Reviewed by Sumera S. Naqvi
BURMA, or present day Myanmar, shares a battered colonial history with the subcontinent and is still in the process of resurrection. These countries share common political nuances with a marked political significance of women leaders who suffered either by losing a father or a husband to political struggle. Aung San Suu Kyi is a name in the league of such women leaders.
While Burma still reels from the torments of a dictatorial-cum-military dispensation, Suu Kyi, one of the most powerful pro-democracy politicians in the region today, is an iconic factor in keeping hope alive for a peaceful political transformation that will eventually smooth the way to democratic governance.
Journalist Peter Popham’s book, The Lady and the Peacock: The Life of Aung San Suu Kyi is a well-documented biography of a life devoted to the cause of freedom.
Popham has put together the life of a hero based on her writings, articles, pictures and other relevant documents and sources. The sense of purpose and meaning that Suu Kyi has carried as she trailed her father, Aung San’s, struggle is aptly captured by the writer, sustaining interest every step of the way.
Suu Kyi insists in an interview, quoted by Popham, that she had done nothing out of the ordinary, that she was basically a housewife. But there was a sense of commitment that she felt toward her fellow citizens; a call that at any point in time could beckon her to return to her people and help them. She knew that call would also separate her from her beloved husband, Michael Aris, an Englishman. In a letter to him she shares this sense of commitment: “I only ask you one thing, that should my people need me, you would help me to do my duty by them … would you mind very much should such a situation arise? How probable it is I do not know, but the possibility is there.”
Aris married Suu Kyi despite that fear of separation. Later in the coming years, as Suu Kyi would leave to attend to her ailing mother, Aris would be diagnosed with prostrate cancer. Aris died without meeting Suu Kyi, who yearned to see him, as he was denied a visa to Burma.
That Suu Kyi remained “the most feted exponent of non-violent political resistance since Mahatama Gandhi”, can be attributed to her calm composure honed by being under house arrest for almost 15 years. The rebel blood she inherited from her father, Aung San, the founder of modern Burma, gave her the resilience to forge ahead. Aung San in his younger days had seen the subcontinent slip into the hands of the British; Burma also met the same fate.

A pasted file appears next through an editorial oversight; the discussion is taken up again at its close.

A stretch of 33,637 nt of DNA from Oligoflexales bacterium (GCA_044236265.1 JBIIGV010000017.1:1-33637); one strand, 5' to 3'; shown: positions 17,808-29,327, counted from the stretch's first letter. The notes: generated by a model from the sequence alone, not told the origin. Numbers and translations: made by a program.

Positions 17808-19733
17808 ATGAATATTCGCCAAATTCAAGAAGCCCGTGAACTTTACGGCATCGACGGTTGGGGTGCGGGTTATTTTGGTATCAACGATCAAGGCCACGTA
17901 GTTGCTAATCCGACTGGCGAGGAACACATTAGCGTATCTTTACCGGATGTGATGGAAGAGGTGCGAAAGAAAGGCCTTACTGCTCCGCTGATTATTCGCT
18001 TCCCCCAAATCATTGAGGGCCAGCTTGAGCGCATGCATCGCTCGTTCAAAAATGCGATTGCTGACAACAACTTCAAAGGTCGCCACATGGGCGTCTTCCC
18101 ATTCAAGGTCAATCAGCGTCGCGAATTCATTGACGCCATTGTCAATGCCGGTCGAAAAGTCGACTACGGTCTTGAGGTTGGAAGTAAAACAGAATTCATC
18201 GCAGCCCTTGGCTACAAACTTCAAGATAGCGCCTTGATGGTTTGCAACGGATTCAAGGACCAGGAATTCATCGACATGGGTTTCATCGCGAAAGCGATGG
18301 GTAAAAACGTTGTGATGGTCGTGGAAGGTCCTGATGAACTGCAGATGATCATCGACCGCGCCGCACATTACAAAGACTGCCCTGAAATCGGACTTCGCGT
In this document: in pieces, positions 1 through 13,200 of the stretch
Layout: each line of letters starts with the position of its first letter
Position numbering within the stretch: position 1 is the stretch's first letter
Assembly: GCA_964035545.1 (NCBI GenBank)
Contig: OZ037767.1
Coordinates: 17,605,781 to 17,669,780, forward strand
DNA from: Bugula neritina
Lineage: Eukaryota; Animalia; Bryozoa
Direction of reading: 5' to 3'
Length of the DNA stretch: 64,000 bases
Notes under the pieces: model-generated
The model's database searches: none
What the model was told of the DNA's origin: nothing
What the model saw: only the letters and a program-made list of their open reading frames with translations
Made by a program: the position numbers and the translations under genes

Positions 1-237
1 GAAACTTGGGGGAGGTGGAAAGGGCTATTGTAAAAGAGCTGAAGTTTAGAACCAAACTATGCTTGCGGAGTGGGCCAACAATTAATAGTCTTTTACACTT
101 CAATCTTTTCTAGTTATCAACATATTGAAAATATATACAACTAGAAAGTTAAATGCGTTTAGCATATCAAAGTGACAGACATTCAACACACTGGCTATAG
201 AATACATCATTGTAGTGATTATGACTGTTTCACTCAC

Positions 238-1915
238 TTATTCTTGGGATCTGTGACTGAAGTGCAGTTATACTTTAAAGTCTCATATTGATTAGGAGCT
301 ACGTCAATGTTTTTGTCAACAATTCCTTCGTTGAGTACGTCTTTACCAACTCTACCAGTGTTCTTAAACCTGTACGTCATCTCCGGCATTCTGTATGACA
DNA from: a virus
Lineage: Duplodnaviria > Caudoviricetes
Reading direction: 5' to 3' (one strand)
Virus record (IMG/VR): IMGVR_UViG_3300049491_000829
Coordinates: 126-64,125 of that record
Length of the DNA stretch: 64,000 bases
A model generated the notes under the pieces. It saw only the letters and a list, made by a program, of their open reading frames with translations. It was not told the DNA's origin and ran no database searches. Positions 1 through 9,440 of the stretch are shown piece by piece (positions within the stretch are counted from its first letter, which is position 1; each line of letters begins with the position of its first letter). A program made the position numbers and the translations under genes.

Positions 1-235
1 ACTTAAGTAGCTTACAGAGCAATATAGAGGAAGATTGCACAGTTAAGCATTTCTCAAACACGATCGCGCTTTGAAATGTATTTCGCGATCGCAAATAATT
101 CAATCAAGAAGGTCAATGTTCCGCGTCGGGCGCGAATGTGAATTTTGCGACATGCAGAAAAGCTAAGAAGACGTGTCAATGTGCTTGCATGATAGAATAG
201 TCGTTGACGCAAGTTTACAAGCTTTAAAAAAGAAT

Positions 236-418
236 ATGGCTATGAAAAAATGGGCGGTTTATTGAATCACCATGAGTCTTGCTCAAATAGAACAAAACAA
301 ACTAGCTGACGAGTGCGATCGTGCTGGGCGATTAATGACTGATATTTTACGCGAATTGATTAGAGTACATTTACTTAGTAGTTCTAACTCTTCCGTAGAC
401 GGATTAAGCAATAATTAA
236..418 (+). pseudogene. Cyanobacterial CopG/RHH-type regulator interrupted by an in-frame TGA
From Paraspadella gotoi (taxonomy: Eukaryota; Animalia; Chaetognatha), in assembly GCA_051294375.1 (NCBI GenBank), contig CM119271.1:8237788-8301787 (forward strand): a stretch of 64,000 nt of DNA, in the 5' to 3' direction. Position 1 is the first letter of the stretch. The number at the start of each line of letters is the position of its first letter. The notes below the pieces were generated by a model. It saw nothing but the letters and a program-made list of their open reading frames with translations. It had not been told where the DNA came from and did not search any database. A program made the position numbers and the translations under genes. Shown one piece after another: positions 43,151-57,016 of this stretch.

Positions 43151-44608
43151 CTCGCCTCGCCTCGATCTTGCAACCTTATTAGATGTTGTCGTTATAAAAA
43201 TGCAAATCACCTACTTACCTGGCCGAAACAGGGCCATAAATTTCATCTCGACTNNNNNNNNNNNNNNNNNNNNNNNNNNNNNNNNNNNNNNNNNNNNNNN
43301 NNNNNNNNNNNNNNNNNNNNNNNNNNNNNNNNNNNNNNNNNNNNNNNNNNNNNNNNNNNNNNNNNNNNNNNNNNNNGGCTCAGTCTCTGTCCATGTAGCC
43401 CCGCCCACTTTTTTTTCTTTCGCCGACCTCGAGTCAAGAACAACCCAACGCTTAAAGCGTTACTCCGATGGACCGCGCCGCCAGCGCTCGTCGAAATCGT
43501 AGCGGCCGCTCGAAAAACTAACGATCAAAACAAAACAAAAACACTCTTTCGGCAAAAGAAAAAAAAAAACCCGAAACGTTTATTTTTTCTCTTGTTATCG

As he and his friends gathered the “courage to claw back what the invaders had stolen, beginning with pride and self-respect,” the struggle led up to the “non-violent action against the British” in which the Burmese decided not to pay any “rents or taxes or supply them with food”.
As the British eventually conceded to the demand for complete independence of Burma, Aung San was murdered by “the two scourges of Burmese politics” as Suu Kyi later wrote: “factionalism and jealousy”.
Then on, Burma experienced the turbulent journey of political instability and turmoil. From periods of military dominance to a failed socialist dispensation to the more recent time of elections and establishing political reforms, Popham intricately weaves Suu Kyi’s personal life and political struggle against rigid dictatorship. It was in the 1990s that her party, the National League for Democracy, rose to garner popular support among the public, also becoming a threat to the ruling junta.
Obviously, the ruling elite feared that such popular dissent would hurt their interests. For Suu Kyi was “seen as a witness, a moral compass for her country,” Popham writes. “Her virtue-based politics contrasts starkly with the ruling generals.”
Today as the National League for Democracy sits in the opposition benches in the Burmese parliament proposing legislation for change, one of the bills it has put forward is the demand that members of the parliament declare their assets. Suu Kyi, also labeled the ‘poster girl of the West’ by the ruling junta, challenges the status quo with the Burmese military still finding it difficult to grant political freedom. They claim almost 25 per cent of the seats in the Burmese parliament under the constitution and this still remains not only a threat to pro-democracy change in the country, but also a bone of contention.
Suu Kyi’s journey is still a thorny one, and serves many lessons for Pakistani counterparts who yearn to see a better and brighter future for democracy in the country.
The reviewer is a Dawn staffer
By Peter Popham
Random House, US
464pp. Price not listed